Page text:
- ssh://USERNAME@PROJECTNAME.hg.sourceforge.net/hgroot/PROJECTNAME/REPONAME (read/write)
The default repository name is the same as the project's UNIX group name, e.g
For those developers who have Mercurial access enabled to more than 16 projects, you may need to include your PROJECTNAME as a part of the USERNAME (appended after a comma) in order to work around a Linux permission limitation:
As of 2012-02-06, this is no longer necessary. While it will still work for the time being, we encourage that users stop using the "USERNAME,PROJECTNAME" format.
The read-only access does not prompt for a password.
The read/write access uses your ssh password or ssh key to authorize your access. To perform write operations, your project administrator must have granted you write access to the repository.
Note: - For all examples below, "PROJECTNAME" represents a SourceForge.net project UNIX name and "USERNAME" represents your SourceForge.net user account.
Your project's Mercurial repository will be completely empty at the start, but since Mercurial allows you to clone a repository with no content, you can do a clone to get started:
hg clone ssh://USERNAME@PROJECTNAME.hg.sourceforge.net/hgroot/PROJECTNAME/PROJECTNAME
That will create a PROJECTNAME directory with the hgrepository inside the .hg subdirectory. If you're starting fresh, use whatever combination of "hg add" and "hg commit" commands you want to create one or more commits in your local repository. When you are ready, run "hg push" to push your commits to our server.
Users should commit to their project repository using their SourceForge.net username or email address (USERNAME@users.sourceforge.net). Several methods are supported for configuring this, please refer to the Mercurial Documentation for the supported methods.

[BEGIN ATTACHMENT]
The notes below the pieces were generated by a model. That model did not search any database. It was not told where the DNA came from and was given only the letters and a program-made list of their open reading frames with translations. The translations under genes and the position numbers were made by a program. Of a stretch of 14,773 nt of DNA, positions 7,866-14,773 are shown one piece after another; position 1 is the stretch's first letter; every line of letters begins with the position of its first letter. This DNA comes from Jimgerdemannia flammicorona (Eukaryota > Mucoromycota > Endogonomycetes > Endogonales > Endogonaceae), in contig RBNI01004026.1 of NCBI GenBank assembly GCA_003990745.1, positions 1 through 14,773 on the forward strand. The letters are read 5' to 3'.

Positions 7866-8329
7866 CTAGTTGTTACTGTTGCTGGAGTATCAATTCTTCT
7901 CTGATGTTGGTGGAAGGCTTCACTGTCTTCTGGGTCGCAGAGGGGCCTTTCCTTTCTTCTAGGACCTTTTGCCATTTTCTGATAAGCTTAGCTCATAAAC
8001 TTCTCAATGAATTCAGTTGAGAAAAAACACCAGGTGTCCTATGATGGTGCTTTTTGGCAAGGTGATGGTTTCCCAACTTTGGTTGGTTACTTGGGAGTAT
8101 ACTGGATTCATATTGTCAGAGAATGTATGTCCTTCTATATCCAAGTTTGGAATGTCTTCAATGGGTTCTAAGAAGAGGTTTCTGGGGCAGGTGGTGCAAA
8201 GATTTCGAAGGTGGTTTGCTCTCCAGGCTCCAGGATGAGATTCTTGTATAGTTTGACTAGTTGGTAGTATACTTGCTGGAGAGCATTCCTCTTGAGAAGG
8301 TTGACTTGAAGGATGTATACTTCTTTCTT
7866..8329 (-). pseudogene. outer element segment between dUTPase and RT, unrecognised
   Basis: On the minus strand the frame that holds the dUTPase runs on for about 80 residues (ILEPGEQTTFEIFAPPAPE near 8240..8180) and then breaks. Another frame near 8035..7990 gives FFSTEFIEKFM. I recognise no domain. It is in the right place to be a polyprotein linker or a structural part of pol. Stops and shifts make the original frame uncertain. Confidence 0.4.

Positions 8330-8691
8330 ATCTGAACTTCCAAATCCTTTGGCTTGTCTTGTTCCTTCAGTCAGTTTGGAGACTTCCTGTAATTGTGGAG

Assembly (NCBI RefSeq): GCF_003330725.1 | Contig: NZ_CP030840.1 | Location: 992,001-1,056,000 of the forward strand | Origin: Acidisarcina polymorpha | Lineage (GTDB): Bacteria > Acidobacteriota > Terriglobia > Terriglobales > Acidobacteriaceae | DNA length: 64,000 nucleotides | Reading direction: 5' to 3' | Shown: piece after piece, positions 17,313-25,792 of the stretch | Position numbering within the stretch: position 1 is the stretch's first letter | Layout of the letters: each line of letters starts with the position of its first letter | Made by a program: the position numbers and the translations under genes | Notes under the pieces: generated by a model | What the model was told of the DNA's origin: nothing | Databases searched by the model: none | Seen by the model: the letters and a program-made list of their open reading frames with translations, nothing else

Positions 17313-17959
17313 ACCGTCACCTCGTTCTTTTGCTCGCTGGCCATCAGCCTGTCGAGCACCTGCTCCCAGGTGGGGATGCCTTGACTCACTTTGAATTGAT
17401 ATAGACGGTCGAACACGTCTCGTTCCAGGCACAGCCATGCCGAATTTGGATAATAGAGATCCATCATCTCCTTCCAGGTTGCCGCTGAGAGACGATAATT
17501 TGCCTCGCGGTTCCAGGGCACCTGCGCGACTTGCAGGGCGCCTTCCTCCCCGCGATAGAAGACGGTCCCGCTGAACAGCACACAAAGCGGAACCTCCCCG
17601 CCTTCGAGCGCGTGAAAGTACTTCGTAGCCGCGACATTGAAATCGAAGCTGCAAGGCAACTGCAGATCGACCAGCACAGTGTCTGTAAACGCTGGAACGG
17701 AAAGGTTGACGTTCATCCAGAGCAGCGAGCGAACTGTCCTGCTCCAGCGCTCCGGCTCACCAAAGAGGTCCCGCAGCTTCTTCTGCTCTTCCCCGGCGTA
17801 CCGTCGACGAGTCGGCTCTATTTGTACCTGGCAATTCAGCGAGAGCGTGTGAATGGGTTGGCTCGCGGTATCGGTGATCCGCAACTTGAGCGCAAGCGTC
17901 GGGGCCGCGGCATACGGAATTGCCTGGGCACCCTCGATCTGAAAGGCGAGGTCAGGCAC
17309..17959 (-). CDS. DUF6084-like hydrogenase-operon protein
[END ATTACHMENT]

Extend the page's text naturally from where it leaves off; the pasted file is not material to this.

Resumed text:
Creating Multiple Repositories
To create a new repository, you need to access the Shell service, then follow these steps:
- Navigate to your repository
- cd /home/scm_hg/P/PR/PROJECTUNIXNAME
- PROJECTUNIXNAME is the UNIX name of your project
- P represents the first letter of that name, and PR the first two letters of the name.
- cd /home/scm_hg/P/PR/PROJECTUNIXNAME
- Run mkdir DIRNAME (where DIRNAME represents the name of the repository to be created)
- This creates a new directory with the name you want for the repository.
- Run hg init DIRNAME
- This will initialize a new repository at that directory
- Run chmod -R g+w DIRNAME
- This will set the permissions on the repository so that all project members with Mercurial Access can write to it.
Notes: Developers should not nest directories / repositories. Directories should only be created the top level directory of repository. Be sure to make backups prior to editing your repository contents.
SourceForge.net performs routine backups for all of our servers and will restore from these backups in the event of catastrophic server failure. We encourage projects to make their own backups of Mercurial data as that data restore can be performed by the project in the event of accidental data destruction by a member of the project team.
Backups of a Mercurial repository may be made using rsync.
Example (replace PROJECTNAME with the UNIX group name of your project):
rsync -av PROJECTNAME.hg.sourceforge.net::hgroot/PROJECTNAME/* .